Asus ROG Maximus IX Extreme Review

Written by Antony Leather

June 7, 2017 | 16:17

Tags: #best-kaby-lake-motherboard #best-z270-motherboard #cheapest-kaby-lake-motherboard #lga1151 #z270

Companies: #asus

Performance Analysis

With Intel's mid-range platform being so polished in terms of EFIs and performance, there isn't a lot of difference between the Maximus IX Extreme and most of the other boards we've tested, especially as they all managed to get to 5GHz as well when overclocking with our Core i7-7700K. It was on the money in the PCMark 8 tests and did manage a fairly high result at stock speed and when overclocked in Cinebench R15, but for the most part it was tit for tat with other boards.

Asus ROG Maximus IX Extreme Review Asus ROG Maximus IX Extreme Review  - Performance Analysis and Conclusion
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The same was true in the gaming benchmarks with barely 150 points separating the top score of 5,845 in 3DMark Time Spy and the lowest of 5,692. Audio performance is an area that varies significantly, though, and here the ROG Maximus IX Extreme performed excellently, with a dynamic range of 115dBA - the joint highest Realtek-based result on test, with the noise level being similarly potent.

Asus ROG Maximus IX Extreme Review Asus ROG Maximus IX Extreme Review  - Performance Analysis and Conclusion
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The read speed of the M.2 SSD wasn't quite enough to claim the top spot, but the write speed, which was seemingly helped along by the heatsink, was a good 35MB/sec faster than any other board on test, with undoubtedly the coolest-running SSD too. We should mention that the slightly high power consumption numbers were likely due to the pump we had to use, which clearly draws more power than our usual all-in-one liquid cooler.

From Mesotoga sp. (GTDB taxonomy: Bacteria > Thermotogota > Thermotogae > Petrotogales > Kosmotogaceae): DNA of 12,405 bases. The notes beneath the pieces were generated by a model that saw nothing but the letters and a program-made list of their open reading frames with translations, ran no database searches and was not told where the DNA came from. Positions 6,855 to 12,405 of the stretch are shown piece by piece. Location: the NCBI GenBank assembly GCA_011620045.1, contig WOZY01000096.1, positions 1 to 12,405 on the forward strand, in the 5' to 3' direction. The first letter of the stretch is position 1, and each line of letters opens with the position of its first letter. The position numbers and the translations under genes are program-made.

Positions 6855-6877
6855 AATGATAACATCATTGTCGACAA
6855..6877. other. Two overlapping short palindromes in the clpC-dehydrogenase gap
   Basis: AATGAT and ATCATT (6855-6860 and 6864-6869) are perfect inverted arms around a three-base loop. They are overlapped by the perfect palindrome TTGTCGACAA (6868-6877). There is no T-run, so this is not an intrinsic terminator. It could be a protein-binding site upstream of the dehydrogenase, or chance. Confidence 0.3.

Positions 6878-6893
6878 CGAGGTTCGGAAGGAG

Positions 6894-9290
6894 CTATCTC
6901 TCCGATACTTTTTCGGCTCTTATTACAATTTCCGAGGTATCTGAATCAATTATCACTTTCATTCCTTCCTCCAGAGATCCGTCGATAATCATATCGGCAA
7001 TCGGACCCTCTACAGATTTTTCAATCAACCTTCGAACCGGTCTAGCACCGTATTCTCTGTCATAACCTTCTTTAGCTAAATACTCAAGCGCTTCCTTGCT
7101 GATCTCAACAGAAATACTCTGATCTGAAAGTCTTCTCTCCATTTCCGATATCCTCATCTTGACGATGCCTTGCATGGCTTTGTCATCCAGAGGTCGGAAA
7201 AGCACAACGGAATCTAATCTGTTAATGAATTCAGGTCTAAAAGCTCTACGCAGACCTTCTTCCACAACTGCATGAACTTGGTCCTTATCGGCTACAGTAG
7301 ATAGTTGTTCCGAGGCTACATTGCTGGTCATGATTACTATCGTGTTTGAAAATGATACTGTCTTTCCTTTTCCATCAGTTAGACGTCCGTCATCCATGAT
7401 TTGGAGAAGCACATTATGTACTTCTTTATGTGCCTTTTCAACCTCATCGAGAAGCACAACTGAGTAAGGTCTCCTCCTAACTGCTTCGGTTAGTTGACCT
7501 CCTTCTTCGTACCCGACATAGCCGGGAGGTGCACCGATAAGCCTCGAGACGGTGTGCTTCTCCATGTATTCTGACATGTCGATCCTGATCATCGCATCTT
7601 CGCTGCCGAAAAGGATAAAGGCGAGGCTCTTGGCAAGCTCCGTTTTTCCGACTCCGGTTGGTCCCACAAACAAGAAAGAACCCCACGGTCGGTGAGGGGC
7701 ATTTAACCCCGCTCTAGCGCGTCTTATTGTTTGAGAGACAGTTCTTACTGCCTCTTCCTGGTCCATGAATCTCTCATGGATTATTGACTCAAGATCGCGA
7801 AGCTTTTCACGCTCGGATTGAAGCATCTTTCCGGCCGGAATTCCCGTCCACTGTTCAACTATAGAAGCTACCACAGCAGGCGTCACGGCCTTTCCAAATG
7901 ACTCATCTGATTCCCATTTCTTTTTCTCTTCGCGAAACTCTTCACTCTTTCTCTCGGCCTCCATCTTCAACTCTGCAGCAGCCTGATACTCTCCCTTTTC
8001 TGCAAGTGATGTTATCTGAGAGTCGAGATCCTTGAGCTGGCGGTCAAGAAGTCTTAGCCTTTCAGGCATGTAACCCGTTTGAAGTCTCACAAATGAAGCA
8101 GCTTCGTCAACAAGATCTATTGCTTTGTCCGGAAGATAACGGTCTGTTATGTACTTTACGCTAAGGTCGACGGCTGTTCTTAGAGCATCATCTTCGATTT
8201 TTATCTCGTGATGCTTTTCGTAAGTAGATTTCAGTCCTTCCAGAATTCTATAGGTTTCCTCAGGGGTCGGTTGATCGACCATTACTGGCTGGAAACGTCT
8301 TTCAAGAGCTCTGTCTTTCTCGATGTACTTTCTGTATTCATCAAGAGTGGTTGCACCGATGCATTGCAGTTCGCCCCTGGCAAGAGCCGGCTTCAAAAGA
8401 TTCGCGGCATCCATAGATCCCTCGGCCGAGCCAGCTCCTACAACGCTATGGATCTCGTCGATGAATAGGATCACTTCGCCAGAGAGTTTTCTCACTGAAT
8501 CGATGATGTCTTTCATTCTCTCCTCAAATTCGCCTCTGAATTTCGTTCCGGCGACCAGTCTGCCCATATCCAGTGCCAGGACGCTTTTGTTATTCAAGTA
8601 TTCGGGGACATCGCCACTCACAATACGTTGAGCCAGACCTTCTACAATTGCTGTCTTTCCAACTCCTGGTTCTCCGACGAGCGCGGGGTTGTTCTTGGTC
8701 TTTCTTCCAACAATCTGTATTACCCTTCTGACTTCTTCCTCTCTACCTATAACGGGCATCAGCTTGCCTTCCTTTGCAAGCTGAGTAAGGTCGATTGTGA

Asus ROG Maximus IX Extreme Review Asus ROG Maximus IX Extreme Review  - Performance Analysis and Conclusion
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Conclusion

What we have here is, as we originally thought, quite possibly the craziest motherboard we've ever seen. However, rather than offer 30 SATA ports, or five M.2 ports, Asus' efforts are actually quite measured and useful. The water block is fantastic and includes a ton of features like a highly effective M.2 cooling portion as well as lighting, thermal sensors, and flow rate sensors.

The board itself is bristling with headers for fans, pumps, and radiators and has nearly all the features your could want for an extreme overclocking board or just one to tinker with and build a high-end system around. The price is understandably high given the sheer effort it must have taken to build that stunning water block - typical monoblocks with no lighting or sensors or M.2 cooling usually retail for around £120, so doubling this to around £250 seems fair given the extra features.

That brings the actual motherboard price down to around £350, which is still pricey but only £100 more than the Maximus IX Hero. You still get a ton of extra features to play with too. Ultimately, though, this probably isn't even a board for water-cooling enthusiasts that have reasonable budgets. It still works out more expensive than water-cooling a more mid-range board like the Hero, and there are plenty of monoblocks around for other boards these days too, albeit with far fewer features.

If money wasn't really an object and we weren't bothered by an ultra high-end desktop system, then we'd almost certainly go for the ROG Maximus IX Extreme - it offers features that PC enthusiasts dream about, and they all work in harmony, a lot like a Bugatti Chiron. And just like the Bugatti, only a few will ever get to own one.
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